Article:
Results 1 to 2 of 2

Thread: Sup(S) proof

  1. #1
    Sep 2009

    Sup(S) proof

    S is a nonempty set in the real numbers. Prove:
    M = sup(S) iff M is an upper bound of S and there exists a sequence (call it a_n) such that lim(a_n) = M as n goes to infinity.
    Having trouble with this one, any suggestions?
    Follow Math Help Forum on Facebook and Google+

  2. #2
    Junior Member
    Apr 2009
    Here's one direction..

    If M is an upper bound and this sequence exists, then for any epsilon > 0 there exists an N such than for all n > N,

    M - a_n < epsilon

    Assume B is a lesser upper bound than M. Then take epsilon = M - B and we get a_n > B for n large enough. But this contradicts B being an upper bound. Hence M is the least upper bound.
    Follow Math Help Forum on Facebook and Google+

Similar Math Help Forum Discussions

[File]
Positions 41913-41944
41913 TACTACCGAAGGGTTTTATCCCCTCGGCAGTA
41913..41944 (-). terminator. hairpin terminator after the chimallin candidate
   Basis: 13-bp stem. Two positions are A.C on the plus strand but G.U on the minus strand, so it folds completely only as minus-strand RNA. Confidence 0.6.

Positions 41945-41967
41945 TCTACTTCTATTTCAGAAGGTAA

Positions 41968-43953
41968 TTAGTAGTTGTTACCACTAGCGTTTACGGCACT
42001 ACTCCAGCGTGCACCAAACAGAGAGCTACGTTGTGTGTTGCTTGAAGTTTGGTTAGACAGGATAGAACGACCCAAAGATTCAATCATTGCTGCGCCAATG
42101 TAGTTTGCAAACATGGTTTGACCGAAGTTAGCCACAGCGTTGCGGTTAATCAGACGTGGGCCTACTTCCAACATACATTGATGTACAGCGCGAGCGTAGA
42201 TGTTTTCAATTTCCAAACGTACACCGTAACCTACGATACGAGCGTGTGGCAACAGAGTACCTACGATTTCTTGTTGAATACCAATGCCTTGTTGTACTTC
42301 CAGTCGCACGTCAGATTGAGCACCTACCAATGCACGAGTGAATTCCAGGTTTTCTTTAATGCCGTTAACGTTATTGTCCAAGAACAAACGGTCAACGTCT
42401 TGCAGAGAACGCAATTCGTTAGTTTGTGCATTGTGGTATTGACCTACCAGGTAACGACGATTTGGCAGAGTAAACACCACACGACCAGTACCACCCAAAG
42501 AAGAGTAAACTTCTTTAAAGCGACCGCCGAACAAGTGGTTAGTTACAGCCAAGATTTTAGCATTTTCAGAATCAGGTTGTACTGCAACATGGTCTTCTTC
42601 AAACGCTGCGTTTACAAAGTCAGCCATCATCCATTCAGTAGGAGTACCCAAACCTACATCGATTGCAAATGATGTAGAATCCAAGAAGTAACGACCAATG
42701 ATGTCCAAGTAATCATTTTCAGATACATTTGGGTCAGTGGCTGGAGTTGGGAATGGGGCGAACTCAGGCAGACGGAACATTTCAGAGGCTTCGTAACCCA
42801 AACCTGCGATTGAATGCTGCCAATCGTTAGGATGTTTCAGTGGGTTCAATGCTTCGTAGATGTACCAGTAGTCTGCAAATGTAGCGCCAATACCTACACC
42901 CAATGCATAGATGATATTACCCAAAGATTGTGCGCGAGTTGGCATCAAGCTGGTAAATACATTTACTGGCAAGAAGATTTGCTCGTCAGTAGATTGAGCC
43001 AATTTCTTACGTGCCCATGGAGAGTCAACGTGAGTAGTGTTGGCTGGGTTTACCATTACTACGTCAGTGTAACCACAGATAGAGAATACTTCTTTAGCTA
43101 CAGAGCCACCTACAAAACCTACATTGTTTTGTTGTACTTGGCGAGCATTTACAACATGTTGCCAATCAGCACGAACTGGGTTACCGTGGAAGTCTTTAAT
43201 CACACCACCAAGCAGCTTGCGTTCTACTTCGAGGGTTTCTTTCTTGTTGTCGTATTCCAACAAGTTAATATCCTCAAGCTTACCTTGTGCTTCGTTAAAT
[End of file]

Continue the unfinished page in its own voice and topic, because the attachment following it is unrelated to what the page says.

1. Replies: 5
    Last Post: Oct 19th 2010, 11:50 AM
  2. Replies: 0
    Last Post: Jun 29th 2010, 09:48 AM
  3. [SOLVED] direct proof and proof by contradiction
    Posted in the Number Theory Forum
    Replies: 2
    Last Post: Feb 27th 2010, 11:07 PM
  4. Proof with algebra, and proof by induction (problems)
    Posted in the Discrete Math Forum
    Replies: 8
    Last Post: Jun 8th 2008, 02:20 PM
  5. proof that the proof that .999_ = 1 is not a proof (version)
    Posted in the Advanced Applied Math Forum
    Replies: 4
    Last Post: Apr 14th 2008, 05:07 PM

Search Tags

/mathhelpforum @mathhelpforum